Q. Don't you think we also carry these myths that people who give up sooner will die sooner, and we commend people for fighting death to the end?
A. I think that's a very strong message in the culture, and it's unfortunate that it's such a competitive metaphor because ultimately that's the destiny for all of us. Often, I hear children say, "You've got to fight this, Dad; you've got to keep going." But the person who has the terminal illness has already begun the internal process of dealing with death, so there's a discrepancy in how people perceive what's going on. The metaphor of a battle or a game that has to be fought to win can actually be more tiring for the patient.
Q. How do you suggest that people who feel disconnected with their parents or other loved ones, or connected only at a mundane level, initiate these conversations?
A. Be up front with it. Say, "Mom (or Dad), I really want to know you better and I'm not even sure how to begin. Why don't we talk about your early life -- who you were in your early childhood and adolescence. What was life like for you?" Eventually you can ask, "What's been most meaningful? What's been most challenging? What are you sorry about? What was the funniest stuff? When did you have the most fun?" And you can also ask, "Is there anything you really want to say to me? Or is there something you want to hear from me?" Because sometimes we think that unfinished business is only something that requires an apology or a correction, but I think unfinished business is often an unheard story.
Q. So what about when people want to bring up a buried problem between themselves and their loved ones?
A. You can say something like, "Because I want to be completely honest, I need to tell you that there was a time when I was hurt by you. I wish it wasn't that way, but it is and I think it's come between us. And before you die, I don't want anything between us because I want to love you." Or even, "I'm glad to be sitting here because there were times in our lives when I wouldn't have been."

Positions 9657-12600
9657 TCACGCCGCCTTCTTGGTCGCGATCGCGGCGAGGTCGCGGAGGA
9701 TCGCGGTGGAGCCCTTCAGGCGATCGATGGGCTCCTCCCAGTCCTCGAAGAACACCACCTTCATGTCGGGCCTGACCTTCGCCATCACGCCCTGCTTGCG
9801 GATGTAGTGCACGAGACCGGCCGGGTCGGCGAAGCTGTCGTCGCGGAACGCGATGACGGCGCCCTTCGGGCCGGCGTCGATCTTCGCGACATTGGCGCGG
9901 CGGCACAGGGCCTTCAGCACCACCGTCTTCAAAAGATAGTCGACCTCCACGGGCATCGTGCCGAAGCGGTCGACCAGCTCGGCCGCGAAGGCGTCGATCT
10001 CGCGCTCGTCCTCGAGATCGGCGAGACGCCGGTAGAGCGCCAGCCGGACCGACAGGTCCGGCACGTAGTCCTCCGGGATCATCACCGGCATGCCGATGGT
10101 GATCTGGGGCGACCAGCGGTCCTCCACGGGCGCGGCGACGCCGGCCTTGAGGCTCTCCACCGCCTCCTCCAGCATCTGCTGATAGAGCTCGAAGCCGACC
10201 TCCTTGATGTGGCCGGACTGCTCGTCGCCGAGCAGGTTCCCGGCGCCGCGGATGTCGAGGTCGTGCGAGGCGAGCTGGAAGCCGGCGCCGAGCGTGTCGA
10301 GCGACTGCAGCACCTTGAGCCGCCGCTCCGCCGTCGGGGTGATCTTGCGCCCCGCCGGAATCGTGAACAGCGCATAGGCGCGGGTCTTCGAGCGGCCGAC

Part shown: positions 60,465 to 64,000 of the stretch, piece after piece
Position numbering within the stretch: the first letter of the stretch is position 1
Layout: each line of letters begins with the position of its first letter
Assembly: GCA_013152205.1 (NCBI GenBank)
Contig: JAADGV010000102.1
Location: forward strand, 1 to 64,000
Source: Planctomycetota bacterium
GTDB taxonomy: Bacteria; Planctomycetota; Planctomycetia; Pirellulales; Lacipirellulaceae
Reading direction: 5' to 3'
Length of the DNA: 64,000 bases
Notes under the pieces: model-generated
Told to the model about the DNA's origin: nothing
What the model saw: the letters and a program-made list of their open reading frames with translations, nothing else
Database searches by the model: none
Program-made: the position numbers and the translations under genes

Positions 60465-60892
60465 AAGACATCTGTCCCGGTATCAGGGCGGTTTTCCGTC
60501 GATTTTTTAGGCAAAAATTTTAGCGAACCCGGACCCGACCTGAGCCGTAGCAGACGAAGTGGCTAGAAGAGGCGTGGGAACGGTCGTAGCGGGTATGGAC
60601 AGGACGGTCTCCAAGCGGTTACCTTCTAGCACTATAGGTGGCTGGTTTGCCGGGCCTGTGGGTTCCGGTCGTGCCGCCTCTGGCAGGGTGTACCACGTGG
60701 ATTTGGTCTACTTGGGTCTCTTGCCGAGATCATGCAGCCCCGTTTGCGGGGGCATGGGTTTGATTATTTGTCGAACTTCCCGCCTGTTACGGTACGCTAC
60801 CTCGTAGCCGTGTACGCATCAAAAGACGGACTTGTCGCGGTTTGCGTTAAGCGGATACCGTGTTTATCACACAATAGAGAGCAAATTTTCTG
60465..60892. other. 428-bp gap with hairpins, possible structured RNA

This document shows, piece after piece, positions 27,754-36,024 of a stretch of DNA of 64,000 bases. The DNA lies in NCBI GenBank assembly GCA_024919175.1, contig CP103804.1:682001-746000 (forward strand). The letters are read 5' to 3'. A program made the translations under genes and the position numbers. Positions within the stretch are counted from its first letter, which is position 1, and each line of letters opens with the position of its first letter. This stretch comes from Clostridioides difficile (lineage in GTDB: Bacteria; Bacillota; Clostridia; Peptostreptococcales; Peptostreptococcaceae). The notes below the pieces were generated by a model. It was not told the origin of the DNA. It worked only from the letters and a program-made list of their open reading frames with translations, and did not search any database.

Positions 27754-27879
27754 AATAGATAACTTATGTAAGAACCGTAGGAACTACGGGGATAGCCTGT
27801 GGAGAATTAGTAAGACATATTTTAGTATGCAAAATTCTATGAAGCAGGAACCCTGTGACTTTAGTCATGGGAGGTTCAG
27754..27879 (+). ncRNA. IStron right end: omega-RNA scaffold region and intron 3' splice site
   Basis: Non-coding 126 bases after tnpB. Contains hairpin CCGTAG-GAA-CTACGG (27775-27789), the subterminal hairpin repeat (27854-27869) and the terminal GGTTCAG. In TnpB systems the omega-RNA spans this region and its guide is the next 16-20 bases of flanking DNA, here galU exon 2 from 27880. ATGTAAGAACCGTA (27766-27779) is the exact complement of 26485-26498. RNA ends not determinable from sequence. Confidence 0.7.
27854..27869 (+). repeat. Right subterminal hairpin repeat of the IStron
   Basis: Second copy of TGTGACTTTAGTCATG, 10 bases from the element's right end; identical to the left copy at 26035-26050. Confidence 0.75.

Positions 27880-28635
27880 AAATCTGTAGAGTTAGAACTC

Q. You say in your book that touching is very important for dying people. Let's say that a man isn't used to hugging or touching his father. How would you advise him to get started?
A. He might say, "I'm just going to sit beside you." It could start with just that. You know, "I'm just going to sit here for a minute and put my hand on your shoulder or my arm around you." And, yes, that will be uncomfortable because it's foreign to them. The parent might also be very uncomfortable with the son touching him, and the son might have to start with his mother because that's easier. And then he could say to the dad, "Before I leave today, I'm gonna give you a hug, too. Is that OK?" It could start like that, just with the coming and going.
Q. What can people learn about living from a dying person?
A. I think we can gain a lot of wisdom if we listen to the lessons they've learned, and learn how to discern the things that are important from those that aren't, and the things we should worry about from those that we don't really need to worry about.
Q. You say that dying can be a time of personal growth, hope, and joy. But I think it's difficult to understand how can you feel hope when you're dying.
A. I can appreciate how that seems like an oxymoron. And if you put all of your sense of being and value in the physical domain, then it's very confusing. But if you see it more holistically, you see in people a process of change, where the hope can transfer from hope for a physical cure to hope for time to be with their family members, hope that they'll have an opportunity to have conversations that are meaningful for them, hope that their sense of spirituality will sustain them until the end, hope that what they believed in was of value to them through that experience, hope of not being alone, hope of having some time alone. People have their own sense of what hope means for them.
Q. You've said that when you, your wife, and her mother were at your father-in-law's bedside when he was dying in the hospital, you were unable to have a final meaningful conversation with him.
A. The hospital staff said to us, "Why don't you go home? He could be here for a long, long, long time." Now I know that, by the way he was breathing, they knew it wouldn't be a long, long, long time. I wish somebody had said, "We're not sure whether it will be a day or two, or even just hours. So if there's anything you want to say to him, or if you want to just be with him or hold him, now would be the time."
So my goal has often been to get the family having more intimate conversations now, because my sense is that when children don't have those conversations with their parents, their grief will be greater after the parent has died. My rule of thumb is: If it's worth doing when someone has six months of life left, it's worth doing today.